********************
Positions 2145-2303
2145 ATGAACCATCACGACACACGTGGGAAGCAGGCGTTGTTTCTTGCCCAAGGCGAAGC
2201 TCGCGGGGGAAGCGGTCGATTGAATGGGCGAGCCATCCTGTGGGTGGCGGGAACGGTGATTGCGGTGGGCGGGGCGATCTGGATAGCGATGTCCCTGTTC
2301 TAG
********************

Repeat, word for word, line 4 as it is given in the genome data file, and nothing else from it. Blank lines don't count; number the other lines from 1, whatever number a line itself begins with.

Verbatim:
2301 TAG